The story so far: Tollon, Inacha, and Chypa the Stranger are sailing back to Auspulia to set things to right, they hope. There are preparations to be made. Now read on . . .
We’re a happy trio as we sail toward Auspulia. Inacha and I explain contemporary Auspulian politics and society to Chypa. Chypa teaches Inacha some good tricks to use in her business of brokering information. And she teaches me magic, intensively. That’s she’s bedding me makes it all the more sweet.
Hey, she seduced me. And I hadn’t been with a woman since before we left Auspulia.
Who am I kidding? I’m getting too old to use the “she seduced me” excuse. She may have taken the initiative, but I knew what I was doing. Or at least I thought I did. You see, I know I’ve fallen in love with Chypa, but I’m pretty sure she’s not in love with me. In fact, if she’s in love with anyone at all, it’s probably Inacha. The two of them share far too many long gazes and giggles together. But if they’re doing more, I don’t want to know.
I can’t say I’ve ever had a relationship in which the woman loved me less than I love her. Which sounds a lot better than saying I’ve always loved the woman less than she’s loved me. I would think I’d be bothered by the current situation. But I’m not. I don’t really understand why, but I’m taking Chypa on her own terms.
If there’s one thing that mars the trip, it’s the occasional short bouts of seasickness I get on this trip. None last as long as a day, but they do tend to be violent while they happen.
One day, after getting over a bout just after breakfast, I come up to the main deck for air. The two of them are chatting away on deck chairs, wearing so little clothing I’m torn between staring at them and looking away in embarrassment. I take the leftmost chair, beside Inacha, and mumble a greeting.
“How do you like our swim suits, Tollon?” Inacha asks me. She and Chypa start giggling.
“They cover so little, why bother wearing anything at all?” I ask.
“Because there’s a difference between flirting and advertising that you’re open for business,” replies Inacha. “Besides, Chypa tells me this is what women in Dagutsina were wearing forty years ago.”
Chypa leans forward and says to me, “Glad you’re up and about. I’ve been in communication with Vorana. We are going to have problems.”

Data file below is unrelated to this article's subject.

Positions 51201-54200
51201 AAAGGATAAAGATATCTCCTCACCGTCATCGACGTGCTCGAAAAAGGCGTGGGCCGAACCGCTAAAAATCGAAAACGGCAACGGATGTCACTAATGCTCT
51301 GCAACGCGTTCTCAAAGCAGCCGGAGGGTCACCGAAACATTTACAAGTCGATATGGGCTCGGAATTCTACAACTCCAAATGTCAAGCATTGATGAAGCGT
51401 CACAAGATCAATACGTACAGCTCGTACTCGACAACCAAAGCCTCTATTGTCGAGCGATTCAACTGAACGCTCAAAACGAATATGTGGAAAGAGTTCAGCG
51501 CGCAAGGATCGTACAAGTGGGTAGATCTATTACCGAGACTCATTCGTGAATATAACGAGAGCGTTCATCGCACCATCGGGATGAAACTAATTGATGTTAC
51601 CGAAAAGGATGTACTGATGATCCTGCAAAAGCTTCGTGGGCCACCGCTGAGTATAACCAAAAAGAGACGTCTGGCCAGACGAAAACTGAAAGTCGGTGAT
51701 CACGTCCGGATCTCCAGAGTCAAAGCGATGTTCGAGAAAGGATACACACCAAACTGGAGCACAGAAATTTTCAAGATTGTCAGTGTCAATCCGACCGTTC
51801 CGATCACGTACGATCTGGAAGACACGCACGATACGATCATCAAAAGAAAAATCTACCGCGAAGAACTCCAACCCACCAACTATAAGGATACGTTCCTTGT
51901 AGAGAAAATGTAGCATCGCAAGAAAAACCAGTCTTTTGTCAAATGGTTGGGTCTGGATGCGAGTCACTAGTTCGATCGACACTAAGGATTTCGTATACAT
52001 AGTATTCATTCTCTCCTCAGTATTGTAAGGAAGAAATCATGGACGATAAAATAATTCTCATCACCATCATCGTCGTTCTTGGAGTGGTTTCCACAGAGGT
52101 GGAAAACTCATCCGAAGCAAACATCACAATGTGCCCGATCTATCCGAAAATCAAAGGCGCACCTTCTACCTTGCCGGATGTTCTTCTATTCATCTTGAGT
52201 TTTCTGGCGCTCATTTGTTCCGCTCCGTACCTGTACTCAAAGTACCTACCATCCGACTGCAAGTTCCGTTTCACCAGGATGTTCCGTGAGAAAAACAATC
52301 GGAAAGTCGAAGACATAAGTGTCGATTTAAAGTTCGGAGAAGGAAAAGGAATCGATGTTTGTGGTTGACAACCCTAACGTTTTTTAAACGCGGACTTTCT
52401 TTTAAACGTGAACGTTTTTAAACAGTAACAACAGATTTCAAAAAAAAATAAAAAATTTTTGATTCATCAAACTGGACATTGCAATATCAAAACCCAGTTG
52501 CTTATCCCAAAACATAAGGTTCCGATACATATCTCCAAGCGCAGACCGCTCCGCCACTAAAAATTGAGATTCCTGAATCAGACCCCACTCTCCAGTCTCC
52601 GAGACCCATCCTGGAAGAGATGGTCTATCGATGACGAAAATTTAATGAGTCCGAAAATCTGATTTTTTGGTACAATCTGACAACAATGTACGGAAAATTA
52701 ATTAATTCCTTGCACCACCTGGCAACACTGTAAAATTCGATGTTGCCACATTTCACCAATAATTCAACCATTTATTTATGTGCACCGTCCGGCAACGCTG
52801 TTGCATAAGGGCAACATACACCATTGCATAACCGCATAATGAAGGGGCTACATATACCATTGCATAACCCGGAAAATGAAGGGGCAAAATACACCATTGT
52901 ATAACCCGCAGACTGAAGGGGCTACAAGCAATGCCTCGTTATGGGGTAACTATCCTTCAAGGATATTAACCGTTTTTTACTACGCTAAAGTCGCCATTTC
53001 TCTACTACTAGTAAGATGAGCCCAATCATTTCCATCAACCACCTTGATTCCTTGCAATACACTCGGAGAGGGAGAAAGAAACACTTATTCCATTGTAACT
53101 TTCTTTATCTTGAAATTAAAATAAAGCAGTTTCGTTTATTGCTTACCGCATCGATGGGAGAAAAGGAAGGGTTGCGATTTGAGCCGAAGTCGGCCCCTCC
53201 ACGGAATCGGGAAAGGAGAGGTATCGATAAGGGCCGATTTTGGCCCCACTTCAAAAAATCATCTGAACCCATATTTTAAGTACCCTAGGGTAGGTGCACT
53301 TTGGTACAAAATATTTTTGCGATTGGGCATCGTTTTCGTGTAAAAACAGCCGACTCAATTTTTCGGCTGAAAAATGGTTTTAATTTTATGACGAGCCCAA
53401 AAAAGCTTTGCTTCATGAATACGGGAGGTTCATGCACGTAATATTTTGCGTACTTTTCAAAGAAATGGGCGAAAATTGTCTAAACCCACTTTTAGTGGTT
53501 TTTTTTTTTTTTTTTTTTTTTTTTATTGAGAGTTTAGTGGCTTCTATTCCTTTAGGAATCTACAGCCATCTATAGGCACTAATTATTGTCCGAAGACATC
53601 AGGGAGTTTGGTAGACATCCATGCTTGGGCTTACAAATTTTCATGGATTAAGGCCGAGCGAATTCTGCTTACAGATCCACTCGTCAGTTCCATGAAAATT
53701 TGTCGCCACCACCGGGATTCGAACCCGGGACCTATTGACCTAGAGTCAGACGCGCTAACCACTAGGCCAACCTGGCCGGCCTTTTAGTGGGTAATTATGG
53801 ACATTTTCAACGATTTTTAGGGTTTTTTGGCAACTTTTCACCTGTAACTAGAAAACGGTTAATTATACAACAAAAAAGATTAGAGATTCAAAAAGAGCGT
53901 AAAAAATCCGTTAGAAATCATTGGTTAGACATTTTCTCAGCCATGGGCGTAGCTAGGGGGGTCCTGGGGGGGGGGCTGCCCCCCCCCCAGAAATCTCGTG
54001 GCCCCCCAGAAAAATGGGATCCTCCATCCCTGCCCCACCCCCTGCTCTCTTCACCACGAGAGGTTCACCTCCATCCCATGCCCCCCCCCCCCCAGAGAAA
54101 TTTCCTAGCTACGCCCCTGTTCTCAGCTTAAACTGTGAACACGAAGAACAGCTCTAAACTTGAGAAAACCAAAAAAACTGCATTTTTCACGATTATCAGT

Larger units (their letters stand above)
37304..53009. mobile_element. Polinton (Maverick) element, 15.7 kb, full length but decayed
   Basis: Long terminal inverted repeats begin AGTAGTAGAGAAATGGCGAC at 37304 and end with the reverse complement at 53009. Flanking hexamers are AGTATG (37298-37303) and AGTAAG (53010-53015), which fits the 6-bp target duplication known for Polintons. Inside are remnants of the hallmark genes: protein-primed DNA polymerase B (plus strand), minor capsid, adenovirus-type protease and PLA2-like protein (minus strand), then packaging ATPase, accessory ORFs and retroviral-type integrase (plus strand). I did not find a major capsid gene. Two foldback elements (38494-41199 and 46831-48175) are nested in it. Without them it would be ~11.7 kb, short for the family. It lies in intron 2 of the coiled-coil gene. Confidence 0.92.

I lean forward myself and look at Chypa. Her skin is now an attractive lime green, and it’s hard not to stare at her figure and think of some recent occasions in my cabin.
Chypa must notice my gaze, because she gives me a grin before going on. “She had indeed bewitched the king, and is effectively running the government. She’s trying to be cagey, and won’t tell me what’s happened to Sarton, or what she wants.” Chypa frowns. “And there’s something definitely wrong with her, something not quite right. When one uses magic to communicate, there’s a sense of personality that comes with it. Vorana’s character has changed, as if something is driving her. I can’t quite figure it.”
It’s true about personalities coming through. I’ve been keeping in regular touch with Lady Gwella. I can pick up her lust for power and a coldness in her heart. “Any idea of what she wants?” I ask Chypa.
Chypa shakes her head. “I don’t think she yet knows what she wants. I imagine it was some impulse that motivated her to take over the palace and the kingdom. But we have two advantages. If she’d killed Sarton, she’d have said so. I’m certain of that. And she doesn’t know you’re with me.” Chypa gives out a bright laugh. “She might be jealous if she knew.” Which sets Inacha to giggling.
Chypa gives Inacha a fond glance and turns back to me. “Oh, I almost forgot. A sea serpent’s coming this way. Should run up against the ship just after noon.”
(To be continued . . .)
A cincher of a last line
And this talk of seasickness brought on an almost completely thought. In many of my stories, being set in far distant times, to go by sea usually involved ‘shore hopping’, i.e. pulling in to shore at night. What a boon to those weakened by the nasty mal-de-mare. They get time to recover every night. Not thought of that before. Thank you.
Ancient Mediterranean navies did much the same, though for fear of storms and poor navigational tools, as well.
That always was the reason. It must have been nerve-racking to venture further across the sea before the days of instruments
And yet the Polynesians must have done it often enough.
Yea, they were amazing. Much admiration for their achievements